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Timeline: Key events in recent Myanmar history

No vote: Aung San Suu Kyi in Yangon in November
No vote: Aung San Suu Kyi in Yangon in November

(CNN) -- March 1962: Then-Burma comes under military rule by Ne Win after a bloodless coup.

March 1988: Mass anti-government demonstrations take place throughout Burma.

September 1988: Gen. Saw Maung takes over in another military coup. Aung San Suu Kyi co-founds and leads the National League for Democracy.

1989: Burma changes its name in English to Myanmar and the name of the capital from Rangoon to Yangon. Suu Kyi is placed under house arrest for charges of trying to divide the military, charges she denies.

1990: Suu Kyi's National League for Democracy party wins more than 80 percent of the legislative seats in the polls, the first free elections in the country in nearly 30 years. The junta refuses to recognize the results.

October 14, 1991: Suu Kyi wins the Nobel Peace Prize.

April 23, 1992: Gen. Than Shwe replaces Saw Maung as head of the junta.

July 23, 1997: Myanmar joins ASEAN (Association of Southeast Asian Nations).

March 2006: Naypyidaw becomes the new administrative capital.

August-September 2007: Huge fuel price increases spark protests, later dubbed the "saffron revolution" after the robes of monks who also joined in. The protests gained steam over weeks. On September 24, Buddhist monks led about 100,000 in the largest anti-government demonstrations since 1988. Two days later, government forces cracked down.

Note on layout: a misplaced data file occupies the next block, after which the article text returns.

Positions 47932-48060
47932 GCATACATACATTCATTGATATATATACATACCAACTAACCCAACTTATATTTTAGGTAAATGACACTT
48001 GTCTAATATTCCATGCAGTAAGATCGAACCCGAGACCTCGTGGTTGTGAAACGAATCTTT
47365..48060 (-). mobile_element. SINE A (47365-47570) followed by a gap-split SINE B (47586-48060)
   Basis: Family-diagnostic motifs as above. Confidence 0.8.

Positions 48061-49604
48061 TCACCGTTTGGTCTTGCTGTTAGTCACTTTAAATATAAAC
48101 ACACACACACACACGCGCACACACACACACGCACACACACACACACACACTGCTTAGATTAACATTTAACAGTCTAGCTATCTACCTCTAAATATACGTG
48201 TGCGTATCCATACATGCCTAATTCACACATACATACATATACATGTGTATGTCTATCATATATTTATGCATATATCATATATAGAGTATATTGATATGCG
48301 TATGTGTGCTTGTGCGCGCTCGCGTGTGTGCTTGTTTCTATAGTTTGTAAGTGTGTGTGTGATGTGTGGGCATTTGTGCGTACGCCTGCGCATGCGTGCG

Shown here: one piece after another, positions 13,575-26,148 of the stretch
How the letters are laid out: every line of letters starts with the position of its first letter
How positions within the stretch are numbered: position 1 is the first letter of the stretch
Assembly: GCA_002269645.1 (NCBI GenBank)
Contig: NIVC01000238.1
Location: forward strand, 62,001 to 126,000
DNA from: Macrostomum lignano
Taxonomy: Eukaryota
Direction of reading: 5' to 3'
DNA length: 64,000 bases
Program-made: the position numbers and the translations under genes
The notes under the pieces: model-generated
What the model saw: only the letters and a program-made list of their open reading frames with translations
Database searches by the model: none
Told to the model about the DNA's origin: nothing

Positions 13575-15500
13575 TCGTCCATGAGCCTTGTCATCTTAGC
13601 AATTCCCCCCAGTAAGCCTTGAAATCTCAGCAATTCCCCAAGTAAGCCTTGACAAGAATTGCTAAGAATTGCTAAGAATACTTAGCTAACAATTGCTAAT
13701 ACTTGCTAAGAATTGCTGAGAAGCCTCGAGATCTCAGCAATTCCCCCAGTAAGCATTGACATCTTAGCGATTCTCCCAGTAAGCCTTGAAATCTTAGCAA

Video: A look into Myanmar

October 20, 2007: U.N. General Assembly approves a resolution condemning the government crackdown and asking for the release of political protesters.

May 2, 2008: Cyclone Nargis hits Myanmar, killing more than 22,000. The government later reports 41,000 missing and up to 1 million homeless.

May 14, 2009: Suu Kyi is arrested and charged with government subversion, relating to an incident in which American John Yettaw swam uninvited to her lakeside home.

August 10, 2009: Myanmar court convicts Suu Kyi, then 64, for breaching the terms of her house arrest over Yettaw's visit. She is sentenced to 18 more months in home confinement, as were two of her house companions. Yettaw is sentenced to seven years of hard labor, but U.S. Senator Jim Webb obtains his release soon afterwards.

March 10, 2010: Junta announces new election law that disqualifies Suu Kyi from taking part in upcoming national elections, citing her conviction in court. She has spent more than 14 years of the last 20 years under house arrest.

April 26, 2010: Myanmar's Prime Minister Thein Sein and several other ministers resign from their military posts in order to participate in upcoming elections.

May 7, 2010: The NLD refuses to register for the election, thereby disqualifying itself as a political party and officially dissolves. On the same day, supporters of Suu Kyi say they will form a new political party, National Democratic Force, which comprises some members of NLD.

August 13, 2010: Myanmar will hold elections on November 7, in the military junta-led nation's first vote since 1990.

November 2010: Scheduled date of Suu Kyi's release from house arrest and detention after 14 years.